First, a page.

THE DAY THE WHALE CAME

When a train pulls into town carting a dead whale, the citizens of Johnstown, Illinois—one in a Model A—eagerly hand over their buffalo-head nickels and dimes to Captain Pinkney for a chance to view the dead behemoth. Tommy, who has read about whales, is nauseated by the spectacle, particularly when it turns out the whale is rotting and smelly. His friend, Ben, wants to cut off a hunk of the whale as a souvenir, intentions that spell the end of his and Tommy’s friendship. As the train is about to depart, the engine breaks down, and Captain Pinkney asks for the townspeople’s help in burying the smelly carcass. Tommy feels somewhat better about putting the whale to rest, but it isn’t until the following spring, when wild flowers flourish over the whale’s grave, that Tommy believes that its death is appeased. The language Bunting (December, 1997, etc.) uses is clear as ever, and the analogy of the story, that standing up for what you believe in is the same as sticking up for yourself, rings true. It’s just such an odd story, set in turn-of-the-century America, and made more peculiar by Menchin’s collage artwork (which, significantly, gives the dead whale a human eye). That a child would be sensitive to the whale’s plight may prove a timeless notion, but it feels more 1998 than 1920, the date on a nickel viewed close up. (Picture book. 6-10)

Pub Date: March 1, 1998

ISBN: 0-15-201456-X

Page Count: 32

Publisher: Harcourt

Review Posted Online: May 20, 2010

Kirkus Reviews Issue: March 1, 1998

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A lesson that never grows old, enacted with verve by two favorite friends

WAITING IS NOT EASY!

From the Elephant & Piggie series

Gerald the elephant learns a truth familiar to every preschooler—heck, every human: “Waiting is not easy!”

When Piggie cartwheels up to Gerald announcing that she has a surprise for him, Gerald is less than pleased to learn that the “surprise is a surprise.” Gerald pumps Piggie for information (it’s big, it’s pretty, and they can share it), but Piggie holds fast on this basic principle: Gerald will have to wait. Gerald lets out an almighty “GROAN!” Variations on this basic exchange occur throughout the day; Gerald pleads, Piggie insists they must wait; Gerald groans. As the day turns to twilight (signaled by the backgrounds that darken from mauve to gray to charcoal), Gerald gets grumpy. “WE HAVE WASTED THE WHOLE DAY!…And for WHAT!?” Piggie then gestures up to the Milky Way, which an awed Gerald acknowledges “was worth the wait.” Willems relies even more than usual on the slightest of changes in posture, layout and typography, as two waiting figures can’t help but be pretty static. At one point, Piggie assumes the lotus position, infuriating Gerald. Most amusingly, Gerald’s elephantine groans assume weighty physicality in spread-filling speech bubbles that knock Piggie to the ground. And the spectacular, photo-collaged images of the Milky Way that dwarf the two friends makes it clear that it was indeed worth the wait.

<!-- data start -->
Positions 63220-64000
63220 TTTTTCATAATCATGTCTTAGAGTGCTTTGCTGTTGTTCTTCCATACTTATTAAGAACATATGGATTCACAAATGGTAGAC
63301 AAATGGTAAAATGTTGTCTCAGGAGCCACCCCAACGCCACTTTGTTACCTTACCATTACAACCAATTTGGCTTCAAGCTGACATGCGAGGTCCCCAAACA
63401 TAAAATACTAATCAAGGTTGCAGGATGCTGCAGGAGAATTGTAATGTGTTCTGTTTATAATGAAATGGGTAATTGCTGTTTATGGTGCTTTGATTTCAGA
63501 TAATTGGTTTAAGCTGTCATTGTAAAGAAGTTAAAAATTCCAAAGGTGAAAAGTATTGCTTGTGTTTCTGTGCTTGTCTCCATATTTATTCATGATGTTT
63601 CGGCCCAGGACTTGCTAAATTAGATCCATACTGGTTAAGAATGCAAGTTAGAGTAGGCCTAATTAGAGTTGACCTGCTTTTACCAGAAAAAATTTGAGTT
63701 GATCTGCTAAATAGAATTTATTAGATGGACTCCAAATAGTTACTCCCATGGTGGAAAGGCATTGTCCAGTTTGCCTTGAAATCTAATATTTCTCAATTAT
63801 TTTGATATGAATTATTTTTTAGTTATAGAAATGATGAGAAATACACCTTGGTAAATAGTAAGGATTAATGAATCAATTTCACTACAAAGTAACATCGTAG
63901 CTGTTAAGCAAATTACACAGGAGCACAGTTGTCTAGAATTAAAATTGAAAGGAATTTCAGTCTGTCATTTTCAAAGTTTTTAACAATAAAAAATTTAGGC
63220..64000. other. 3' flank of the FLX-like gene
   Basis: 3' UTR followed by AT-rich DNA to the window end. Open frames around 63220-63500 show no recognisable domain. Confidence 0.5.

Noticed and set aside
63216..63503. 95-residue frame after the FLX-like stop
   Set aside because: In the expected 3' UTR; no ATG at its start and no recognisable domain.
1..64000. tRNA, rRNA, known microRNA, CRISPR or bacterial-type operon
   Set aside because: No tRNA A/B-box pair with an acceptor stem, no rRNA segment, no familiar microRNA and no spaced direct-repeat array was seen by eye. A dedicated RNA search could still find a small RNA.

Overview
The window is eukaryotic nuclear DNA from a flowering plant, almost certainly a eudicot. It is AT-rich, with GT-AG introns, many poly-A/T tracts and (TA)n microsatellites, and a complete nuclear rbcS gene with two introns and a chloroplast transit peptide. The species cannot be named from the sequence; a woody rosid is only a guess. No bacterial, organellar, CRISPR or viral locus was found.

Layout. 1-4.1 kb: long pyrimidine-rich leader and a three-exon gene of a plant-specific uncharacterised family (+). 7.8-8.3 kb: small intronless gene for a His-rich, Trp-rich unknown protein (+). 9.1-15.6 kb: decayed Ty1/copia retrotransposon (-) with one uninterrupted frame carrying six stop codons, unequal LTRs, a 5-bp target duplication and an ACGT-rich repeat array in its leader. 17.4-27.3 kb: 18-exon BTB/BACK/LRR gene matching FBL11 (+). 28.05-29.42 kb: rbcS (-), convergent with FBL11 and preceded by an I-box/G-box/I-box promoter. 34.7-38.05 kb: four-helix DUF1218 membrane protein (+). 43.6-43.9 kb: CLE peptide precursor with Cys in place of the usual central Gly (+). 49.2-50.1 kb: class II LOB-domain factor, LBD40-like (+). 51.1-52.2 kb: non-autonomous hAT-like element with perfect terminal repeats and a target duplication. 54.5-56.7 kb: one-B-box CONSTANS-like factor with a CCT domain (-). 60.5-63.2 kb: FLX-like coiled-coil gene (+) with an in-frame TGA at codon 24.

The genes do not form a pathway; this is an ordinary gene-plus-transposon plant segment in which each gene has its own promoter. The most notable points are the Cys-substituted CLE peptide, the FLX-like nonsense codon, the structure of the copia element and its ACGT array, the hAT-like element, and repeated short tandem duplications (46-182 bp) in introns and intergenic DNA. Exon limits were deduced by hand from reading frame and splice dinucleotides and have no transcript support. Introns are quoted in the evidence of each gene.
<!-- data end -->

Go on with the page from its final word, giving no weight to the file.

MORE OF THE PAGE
A lesson that never grows old, enacted with verve by two favorite friends . (Early reader. 6-8)

Pub Date: Nov. 4, 2014

ISBN: 978-1-4231-9957-1

Page Count: 64

Publisher: Hyperion

Review Posted Online: Nov. 5, 2014

Kirkus Reviews Issue: Nov. 15, 2014

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MERCY WATSON TO THE RESCUE

Hilarity and hijinks abound in this tale about a voracious swine with an overweening yen for hot buttered toast. Mercy is the beloved pet pig of the doting Mr. and Mrs. Watson. When Mercy sneaks into her owner’s bed one night, her added heft causes the bed to fall partway through the ceiling. Although the besotted Watsons assume Mercy is trotting off to seek help, the only search and rescue Mercy seems to care about involves butter and hot bread. In her quest for some midnight munchies, Mercy awakens the crotchety neighbor. Wild chases and mayhem ensue before help arrives in the guise of firefighters. DiCamillo aims for over-the-top fun with her tale of porcine shenanigans, and Van Dusen’s gouache illustrations provide a comical counterpart to the text. The glossy paintings, with exaggerated caricatures and lively colors, complement DiCamillo’s tone, although the scowling, lantern-jawed visage of the crabby neighbor borders on the unpleasant. With vocabulary that may prove too challenging for a novice, DiCamillo’s tale is best suited for those ready to move up. However, the pacing and the action easily make it right for shared reading. (Fiction. 6-8)

Pub Date: Sept. 1, 2005

ISBN: 0-7636-2270-2

Page Count: 80

Publisher: Candlewick

Review Posted Online: May 20, 2010

Kirkus Reviews Issue: Sept. 1, 2005

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